I was on oral contraceptive pills (OCPs) and it helped with shedding the lining of my womb. The doctors told me that the shedding of my womb’s lining at least four times a year is necessary to prevent endometrial cancer.

At some point, I was on diabetic medications because PCOS tends to cause insulin resistance. So, the drug was meant to help with reducing the insulin resistance to help with my acne and the risk of having diabetes.

Which symptom bothers you most?
Laughs

Well, I have hirsutism to some extent, there’s also acne and I struggled with weight gain as well.

Not having to worry about menstrual pain is a plus, in my clinic, the target is three or four bleeds in a year to avoid the lining of my womb becoming too thick. So, I don’t miss menstruation at all.

But I think if I had hirsutism really bad, I’d be very bothered.

For weight gain, I am currently not on any drugs, but when I was on OCPs, I gained a lot of weight. I used to look round and shapeless, and I almost got depressed over it at some point. So, I stopped taking it regularly, I only take it when necessary, that is when I have to bleed. The target is to make sure I bleed at least once every 3 months. Although the weight gain has stopped, I find it hard to lose weight these days.

I’ve struggled with acne a lot. That also made me really sad. I just started treating it about 3 or 4 months ago. I’m attacking what causes it more or less. Making sure that my pores are not clogged and moisturizing regularly as well.

What keeps you going?
I think I’ve seen worse situations and worse things have happened to me, to be honest. It was tough at first. I was practically going through it alone, and my studies suffered a lot. I was very unstable, and I could not tell anyone. I even failed some exams in school during that period. I was also supporting myself financially back then, so it just felt like a lot. It was a really sad time. But, well (laughs) it was just one of those experiences.

I’ve realized that I am responsible for my happiness. In this life, I’ve got only myself. I can only bank on myself so I just have to keep myself happy. That’s what makes life worth it.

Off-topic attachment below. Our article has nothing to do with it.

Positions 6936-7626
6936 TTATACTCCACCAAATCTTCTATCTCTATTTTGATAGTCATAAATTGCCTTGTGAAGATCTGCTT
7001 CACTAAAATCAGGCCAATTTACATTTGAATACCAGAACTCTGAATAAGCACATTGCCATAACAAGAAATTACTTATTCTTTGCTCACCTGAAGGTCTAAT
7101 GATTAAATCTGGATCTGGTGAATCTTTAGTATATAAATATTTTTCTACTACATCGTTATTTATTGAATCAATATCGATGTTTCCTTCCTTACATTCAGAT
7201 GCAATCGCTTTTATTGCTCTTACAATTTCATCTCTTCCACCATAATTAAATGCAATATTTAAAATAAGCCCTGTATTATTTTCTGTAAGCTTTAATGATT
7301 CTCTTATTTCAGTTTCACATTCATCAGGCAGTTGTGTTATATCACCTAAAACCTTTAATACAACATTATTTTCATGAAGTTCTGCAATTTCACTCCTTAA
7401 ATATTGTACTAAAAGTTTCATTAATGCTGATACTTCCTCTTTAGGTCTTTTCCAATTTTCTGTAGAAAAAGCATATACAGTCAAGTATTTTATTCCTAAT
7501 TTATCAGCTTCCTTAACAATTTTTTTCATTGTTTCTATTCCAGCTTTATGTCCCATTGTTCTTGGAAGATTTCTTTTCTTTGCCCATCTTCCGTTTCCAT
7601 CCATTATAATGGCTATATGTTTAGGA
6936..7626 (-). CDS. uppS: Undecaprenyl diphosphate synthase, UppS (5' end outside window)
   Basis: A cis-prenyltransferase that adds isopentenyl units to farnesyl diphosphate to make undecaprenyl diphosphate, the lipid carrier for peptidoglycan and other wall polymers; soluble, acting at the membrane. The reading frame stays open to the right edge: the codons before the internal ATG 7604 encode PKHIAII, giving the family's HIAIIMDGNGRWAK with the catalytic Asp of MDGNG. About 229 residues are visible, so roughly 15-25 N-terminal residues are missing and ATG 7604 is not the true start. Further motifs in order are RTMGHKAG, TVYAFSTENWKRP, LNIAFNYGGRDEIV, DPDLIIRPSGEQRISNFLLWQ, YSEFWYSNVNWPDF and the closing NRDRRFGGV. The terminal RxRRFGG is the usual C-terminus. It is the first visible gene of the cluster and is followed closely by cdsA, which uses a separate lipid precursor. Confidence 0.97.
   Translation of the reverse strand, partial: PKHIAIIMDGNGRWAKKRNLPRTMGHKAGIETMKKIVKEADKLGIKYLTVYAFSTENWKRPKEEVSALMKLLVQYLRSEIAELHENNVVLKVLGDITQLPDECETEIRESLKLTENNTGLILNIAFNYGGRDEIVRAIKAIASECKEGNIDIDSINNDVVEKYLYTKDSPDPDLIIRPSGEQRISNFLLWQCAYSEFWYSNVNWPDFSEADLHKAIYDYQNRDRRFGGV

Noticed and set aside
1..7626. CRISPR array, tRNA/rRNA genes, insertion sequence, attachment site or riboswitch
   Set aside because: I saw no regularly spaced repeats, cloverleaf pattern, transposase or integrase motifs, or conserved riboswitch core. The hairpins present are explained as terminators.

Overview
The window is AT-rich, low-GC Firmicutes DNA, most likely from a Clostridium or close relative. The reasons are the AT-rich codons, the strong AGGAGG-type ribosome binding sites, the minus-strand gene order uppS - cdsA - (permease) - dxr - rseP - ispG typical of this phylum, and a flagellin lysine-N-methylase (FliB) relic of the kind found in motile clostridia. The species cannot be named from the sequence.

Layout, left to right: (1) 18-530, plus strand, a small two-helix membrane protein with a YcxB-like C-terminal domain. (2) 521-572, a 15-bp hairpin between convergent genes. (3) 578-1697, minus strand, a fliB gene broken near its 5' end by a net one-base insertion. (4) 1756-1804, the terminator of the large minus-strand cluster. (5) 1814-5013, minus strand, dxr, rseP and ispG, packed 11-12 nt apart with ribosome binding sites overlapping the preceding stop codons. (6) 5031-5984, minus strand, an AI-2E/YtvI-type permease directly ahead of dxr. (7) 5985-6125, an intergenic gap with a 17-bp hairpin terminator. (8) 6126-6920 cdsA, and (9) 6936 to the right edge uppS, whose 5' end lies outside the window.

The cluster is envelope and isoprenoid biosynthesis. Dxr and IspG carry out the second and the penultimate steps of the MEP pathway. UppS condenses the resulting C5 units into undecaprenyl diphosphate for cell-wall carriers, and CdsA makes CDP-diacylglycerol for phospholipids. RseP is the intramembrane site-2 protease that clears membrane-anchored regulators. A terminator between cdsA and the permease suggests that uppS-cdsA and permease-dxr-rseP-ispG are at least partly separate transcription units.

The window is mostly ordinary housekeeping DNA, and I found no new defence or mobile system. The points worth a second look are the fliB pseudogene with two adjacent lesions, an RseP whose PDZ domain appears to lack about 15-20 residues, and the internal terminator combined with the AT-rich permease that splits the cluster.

Do you know others with PCOS?
Well, I know two people. One is more like an acquaintance, and the other is a classmate. I met the latter in the clinic and that was how I knew. I think it is more common than we think.

How has it affected your romantic relationships?
I already knew about PCOS before my current relationship started, and he understands. He’s a doctor, so he encourages me. I’m even the one that’s bothered about it.

What are some common misconceptions about PCOS?
I think a lot of young women have it, but we don’t discuss it. So, I think each of us has an understanding of it. I’m grateful I have access to accurate information; I wonder how the average Nigerian without access to healthcare will be going through.

 

Has PCOS affected your outlook on life?
I’d say it is part of what has influenced my attitude towards life. In all, I think experiences like this make you more ready for life. I mean, when things like this happen, you just have to take your situation and move on.

One more thing I just remembered. I really think the woman with the issue of blood in the bible may have had PCOS that never got treated.

Crazy but think about it.

Glossary

Amenorrhea – Absence of menstruation (one or more missed periods)

Hirsutism- A condition in which women grow hair in male-like patterns e.g a moustache

Dietary Recommendations For PCOS

A healthy diet for people with PCOS is aimed at ensuring that they do not develop diabetes and do not become overweight.

So, eating natural unprocessed meals, high in fibre, with vegetables, nuts, fruits and healthy sources of fat such as olive oil, avocados and coconuts is highly recommended.

They also need to avoid refined foods, junk, excess red meat and sugary vegetables.